The earth scale temperature rise estimated in the IPCC reports ranges between +1,4 to 6,4°C, depending on the model and scenario, with a mean increase of 2.8°C (1.7 to 2. 4°C) for the A1B scenario. Bates and others (2008) indicate that since the 1960s, temperatures over Africa have been increasing. And while this is the general trend, there are variations across the Nile basin. For instance, in Ethiopia, minimum temperatures have increased slightly faster than maximum or mean temperatures (Conway and others 2004). A summary of projected temperature trends for the Nile basin is shown in the table 1 The results show a clear trend towards higher temperatures in the Nile basin. There appears to be little difference between the seasons both for the central estimate and for the high and low estimates. The hydrological consequences of this trend is that evaporation in the Nile basin will rise, consequently the losses in the Nile basin will increase.
In the Nile Equatorial Lakes Region, projections indicate a positive evolution of the temperatures but the uncertainty about the intensity of this evolution is high. This uncertainty is mainly due to GHG scenarios The mean annual temperatures have increased by 1.0°C since 1960 in Kenya and Tanzania, 1.3°C in Uganda. Daily temperature observations for Uganda and Kenya show significantly increasing trends in the frequency of hot days, and much larger increasing trends in the frequency of hot nights. Between 1960 and 2003, the average number of ‘hot’ days per year increased by 57 (+15.6%) in Kenya, and by 74 (+20.4%) in Uganda (Source: UNDP Climate Change Countries Profiles). The average number of ‘hot’ nights per year increased by 113 (+31%) in Kenya, and by 136 (+37.4%) in Uganda. The frequencies of cold days and nights also significantly decreased (about -5% for the cold days, and -11% for the cold nights. Rising temperatures have implications for evaporation and evapotranspiration with impacts on water availability.
Climate studies in the NEL region recommend the use of results estimated in the SSEA study, for 2 SRES scenarios: A1B and A1FI and resumed in the table 2 (difference of temperature in °C between 1961-90 and 2100) The trend for precipitation is very difficult to ascertain. Modelling outputs do not converge for the Nile basin and this results in a very wide range of possible trends: a significant fall to a significant rise in precipitation. The geographical variations can be significant and climate change in terms of precipitation must be evaluated at a local scale (ideally the river catchment). The extreme events – droughts, floods – will possibly be more frequent, but this cannot be verified by the present models and does not appear from historical analysis. A summary of projected temperature trends for the Nile basin is shown in table 3.
According to the central estimates, relatively small increases can be expected in annual rainfall. However, both magnitude and even the signal of the trends differ a lot between the seasons. For the winter period the central estimate envisages a large increase in rainfall. This will lead to a large increase in runoff from the equatorial lakes. For the runoff from the Ethiopian mountains the change in the period June, July, August is more important as this is the rainy period. In this period the change is a very small decrease. This decrease however has a relatively large effect on the inflow into Lake Nasser as 80% of the water origins from this area.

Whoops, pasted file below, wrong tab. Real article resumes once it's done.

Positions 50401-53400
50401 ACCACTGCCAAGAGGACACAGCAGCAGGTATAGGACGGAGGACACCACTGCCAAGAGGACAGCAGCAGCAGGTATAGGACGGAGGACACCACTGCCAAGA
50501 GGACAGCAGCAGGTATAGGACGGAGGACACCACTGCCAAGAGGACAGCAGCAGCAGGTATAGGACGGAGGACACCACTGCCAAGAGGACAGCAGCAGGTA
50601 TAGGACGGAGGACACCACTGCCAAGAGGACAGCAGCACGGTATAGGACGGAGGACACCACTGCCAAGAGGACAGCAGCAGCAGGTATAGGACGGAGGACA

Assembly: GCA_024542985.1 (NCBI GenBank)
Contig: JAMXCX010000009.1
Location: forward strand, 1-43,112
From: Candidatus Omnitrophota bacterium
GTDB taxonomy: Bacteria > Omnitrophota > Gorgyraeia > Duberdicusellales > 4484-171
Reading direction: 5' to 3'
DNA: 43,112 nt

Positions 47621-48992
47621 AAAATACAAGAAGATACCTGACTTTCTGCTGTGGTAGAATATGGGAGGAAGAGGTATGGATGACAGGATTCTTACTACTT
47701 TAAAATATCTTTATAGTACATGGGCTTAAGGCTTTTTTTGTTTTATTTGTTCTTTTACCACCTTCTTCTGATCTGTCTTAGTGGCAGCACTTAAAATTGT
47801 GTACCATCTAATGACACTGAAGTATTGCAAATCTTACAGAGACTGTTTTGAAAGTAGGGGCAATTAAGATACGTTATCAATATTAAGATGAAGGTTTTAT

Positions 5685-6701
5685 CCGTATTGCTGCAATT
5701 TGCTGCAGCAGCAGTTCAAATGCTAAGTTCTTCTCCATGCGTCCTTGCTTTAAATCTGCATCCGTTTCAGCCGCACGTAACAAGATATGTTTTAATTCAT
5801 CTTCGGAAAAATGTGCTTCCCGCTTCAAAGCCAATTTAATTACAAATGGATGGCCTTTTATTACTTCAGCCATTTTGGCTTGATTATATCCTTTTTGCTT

Strikingly, however is the huge range between the low and the high estimated changes, where even the signal, wetter or drier, conditions are not consistent. For the winter period, the overall picture is an increase in rainfall. For the summer period, the central estimate suggests a small decrease of the rainfall, the different models, however, vary substantially in their predictions, even in the direction of the signal. This uncertainty will be exacerbated in the resulting runoff changes due to the great sensitivity of the Nile discharge to rainfall variations.
Possible future precipitation in the NEL Region
Through the synthetic results of the different GCMs, the NELSAP SSEA studies note that possible changes in terms of precipitations are less convergent than for temperatures. The studies indicate a range of variation for precipitation going from negative to significantly positive, with a global increasing trend for the annual precipitation. Model simulations show wide disagreements in projected changes in the amplitude of future El Niño events (Christensen et al., 2007). East Africa’s seasonal rainfall can be strongly influenced by ENSO, and this contributes to uncertainty in climate projections, particularly in the future inter-annual variability, for this region. The SSEA study gives a percentage variation for precipitation for quarters. The SSEA models project a global increase in precipitation, both annually and for each season. The largest percentage increase is projected for the dry months of June through August. The range is however relatively important for some quarters, in particular for the dry months (June to August), for which the wet model indicates negative trends.
Impacts of Climate Change on Evaporation
Although great uncertainty in terms of evaporation exists due to the uncertainty mainly regarding precipitation, the impact on evaporation seems to be significant but relatively small. The rise expected is of the order of 70 mm / year (0.2 mm/day), compared to actual evaporation of the order of 1000 mm/year (less than 10% /year variation).